EFL rejects Premier League's COVID-19 bailout offer of £50m

Ross Houston
October 18, 2020

The English Football League, representing the three divisions below the Premier League, has rejected a £50 million ($65 million) COVID-19 bail-out offer from the top flight, the EFL said on Thursday.

The likes of Henry and the Glazers have little concept of the importance of football clubs to their communities, particularly in the lower leagues, coming as they do from the U.S. where sport franchises are happy to relocate if a different city offers them a more lucrative deal.

"The financial requirements have been discussed thoroughly by the League in order to discuss and address the lost receipts in 2019-20 and 2020-21, it is appreciated by the EFL clubs that a proper proposal has now been suggested, the conditional offer of £50 million falls how in need of this".

The Premier League remains open to providing help to clubs.

The Premier League is understood to be prepared to engage with any club, including those in the Championship, who believe they are under immediate threat.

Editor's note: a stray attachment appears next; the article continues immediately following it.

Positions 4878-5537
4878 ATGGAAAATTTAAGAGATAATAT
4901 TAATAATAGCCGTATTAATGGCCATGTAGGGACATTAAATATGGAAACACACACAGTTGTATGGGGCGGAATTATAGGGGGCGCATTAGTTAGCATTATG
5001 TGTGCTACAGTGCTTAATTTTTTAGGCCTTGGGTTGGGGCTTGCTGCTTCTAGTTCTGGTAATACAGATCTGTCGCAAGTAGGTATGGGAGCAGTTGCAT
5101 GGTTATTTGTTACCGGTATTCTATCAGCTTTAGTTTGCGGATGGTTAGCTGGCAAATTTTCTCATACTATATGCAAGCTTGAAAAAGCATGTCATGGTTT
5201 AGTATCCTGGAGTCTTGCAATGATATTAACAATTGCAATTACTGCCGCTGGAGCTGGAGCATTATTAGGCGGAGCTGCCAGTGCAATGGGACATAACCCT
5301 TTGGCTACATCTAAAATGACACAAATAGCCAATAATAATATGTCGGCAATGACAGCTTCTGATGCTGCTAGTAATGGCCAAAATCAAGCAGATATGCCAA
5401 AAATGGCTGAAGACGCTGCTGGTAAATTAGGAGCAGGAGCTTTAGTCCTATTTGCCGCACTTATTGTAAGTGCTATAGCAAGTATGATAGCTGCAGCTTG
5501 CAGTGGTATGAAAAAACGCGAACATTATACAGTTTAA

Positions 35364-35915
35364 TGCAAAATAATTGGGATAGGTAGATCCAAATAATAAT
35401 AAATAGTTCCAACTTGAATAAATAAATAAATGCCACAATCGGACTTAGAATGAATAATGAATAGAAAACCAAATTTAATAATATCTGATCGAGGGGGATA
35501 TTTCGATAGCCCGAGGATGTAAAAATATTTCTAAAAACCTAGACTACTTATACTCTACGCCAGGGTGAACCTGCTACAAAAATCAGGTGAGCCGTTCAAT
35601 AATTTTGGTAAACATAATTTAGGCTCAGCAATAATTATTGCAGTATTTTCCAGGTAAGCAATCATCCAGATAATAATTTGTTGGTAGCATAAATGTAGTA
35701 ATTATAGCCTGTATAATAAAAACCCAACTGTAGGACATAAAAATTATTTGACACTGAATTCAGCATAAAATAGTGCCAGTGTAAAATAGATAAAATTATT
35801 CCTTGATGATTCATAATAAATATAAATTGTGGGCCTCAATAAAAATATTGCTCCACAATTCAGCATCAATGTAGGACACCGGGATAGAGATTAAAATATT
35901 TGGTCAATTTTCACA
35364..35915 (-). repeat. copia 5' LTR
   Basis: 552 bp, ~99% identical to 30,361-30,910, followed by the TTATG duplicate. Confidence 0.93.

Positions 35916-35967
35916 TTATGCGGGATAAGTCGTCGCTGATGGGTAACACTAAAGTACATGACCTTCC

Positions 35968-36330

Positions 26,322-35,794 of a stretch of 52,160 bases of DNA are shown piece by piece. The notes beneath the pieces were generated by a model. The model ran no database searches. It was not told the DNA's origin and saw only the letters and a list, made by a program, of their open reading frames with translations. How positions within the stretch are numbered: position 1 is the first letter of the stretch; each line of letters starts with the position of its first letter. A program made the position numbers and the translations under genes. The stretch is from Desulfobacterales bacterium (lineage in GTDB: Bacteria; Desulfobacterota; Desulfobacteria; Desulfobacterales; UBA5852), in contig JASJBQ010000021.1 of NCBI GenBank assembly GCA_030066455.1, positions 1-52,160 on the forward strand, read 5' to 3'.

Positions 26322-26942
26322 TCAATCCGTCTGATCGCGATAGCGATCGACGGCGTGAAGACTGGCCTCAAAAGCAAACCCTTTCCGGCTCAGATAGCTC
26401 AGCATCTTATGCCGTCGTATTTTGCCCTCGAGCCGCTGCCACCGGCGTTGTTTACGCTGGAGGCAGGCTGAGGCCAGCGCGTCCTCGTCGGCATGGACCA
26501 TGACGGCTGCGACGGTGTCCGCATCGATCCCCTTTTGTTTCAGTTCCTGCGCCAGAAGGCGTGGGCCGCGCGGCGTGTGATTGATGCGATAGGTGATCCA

Project Big Picture may have sounded impressively philanthropic, but it was anything but as the biggest beneficiaries would inevitably have been the big clubs who would gain greatly while giving relatively little away in practice.

EFL chairman Rick Parry had been the public face of "Project Big Picture", backed by Liverpool and Manchester United, which was rejected by Premier League clubs on Wednesday. Its chief executive Richard Masters spoke on Wednesday about the need to "re-establish trust" with the EFL leadership after the events of last weekend.

Parry's plan proposed a £250 million "rescue package" for the EFL but was tied to a series of reforms which would have increased the power and revenue share of the top clubs in the Premier League.

"This proposal - which consists of grants and interest-free loans totalling Stg50 million - aims to ensure that no club will go out of business as a result of the financial impact of COVID-19, and all will be able to complete the 2020/21 season".

Prime Minister Boris Johnson's official spokesman was asked about the Premier League bailout for the EFL at a lobby briefing today.

The carrot dangled to get desperate EFL clubs onside was the apparently magnanimous gifting of £250m plus a net 25pc of future TV revenues to the EFL, but in reality, much of that cost would have been offset by reducing the Premier League to 18 teams and scrapping parachute payments. "We strongly urge the Premier League and the EFL to continue to work constructively to come up with a deal that provides a comprehensive package of support for the whole football family".

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